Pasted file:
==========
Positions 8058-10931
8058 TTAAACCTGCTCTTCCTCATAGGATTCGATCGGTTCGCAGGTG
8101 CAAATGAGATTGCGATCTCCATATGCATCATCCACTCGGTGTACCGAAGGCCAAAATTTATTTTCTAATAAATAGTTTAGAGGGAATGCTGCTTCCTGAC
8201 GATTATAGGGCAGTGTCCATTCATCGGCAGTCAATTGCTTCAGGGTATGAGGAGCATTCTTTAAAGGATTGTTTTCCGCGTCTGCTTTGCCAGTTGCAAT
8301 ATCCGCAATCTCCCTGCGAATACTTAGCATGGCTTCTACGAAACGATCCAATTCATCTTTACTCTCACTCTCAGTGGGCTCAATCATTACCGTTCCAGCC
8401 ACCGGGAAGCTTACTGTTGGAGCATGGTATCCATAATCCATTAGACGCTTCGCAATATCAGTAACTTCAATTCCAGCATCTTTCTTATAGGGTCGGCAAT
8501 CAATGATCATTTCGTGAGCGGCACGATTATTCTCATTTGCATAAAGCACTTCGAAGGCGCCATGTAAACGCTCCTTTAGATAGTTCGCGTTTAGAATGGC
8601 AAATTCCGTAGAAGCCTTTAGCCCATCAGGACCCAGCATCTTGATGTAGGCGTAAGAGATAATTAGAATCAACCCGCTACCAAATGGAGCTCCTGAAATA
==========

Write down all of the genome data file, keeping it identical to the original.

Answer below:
Positions 8058-10931
8058 TTAAACCTGCTCTTCCTCATAGGATTCGATCGGTTCGCAGGTG
8101 CAAATGAGATTGCGATCTCCATATGCATCATCCACTCGGTGTACCGAAGGCCAAAATTTATTTTCTAATAAATAGTTTAGAGGGAATGCTGCTTCCTGAC
8201 GATTATAGGGCAGTGTCCATTCATCGGCAGTCAATTGCTTCAGGGTATGAGGAGCATTCTTTAAAGGATTGTTTTCCGCGTCTGCTTTGCCAGTTGCAAT
8301 ATCCGCAATCTCCCTGCGAATACTTAGCATGGCTTCTACGAAACGATCCAATTCATCTTTACTCTCACTCTCAGTGGGCTCAATCATTACCGTTCCAGCC
8401 ACCGGGAAGCTTACTGTTGGAGCATGGTATCCATAATCCATTAGACGCTTCGCAATATCAGTAACTTCAATTCCAGCATCTTTCTTATAGGGTCGGCAAT
8501 CAATGATCATTTCGTGAGCGGCACGATTATTCTCATTTGCATAAAGCACTTCGAAGGCGCCATGTAAACGCTCCTTTAGATAGTTCGCGTTTAGAATGGC
8601 AAATTCCGTAGAAGCCTTTAGCCCATCAGGACCCAGCATCTTGATGTAGGCGTAAGAGATAATTAGAATCAACCCGCTACCAAATGGAGCTCCTGAAATA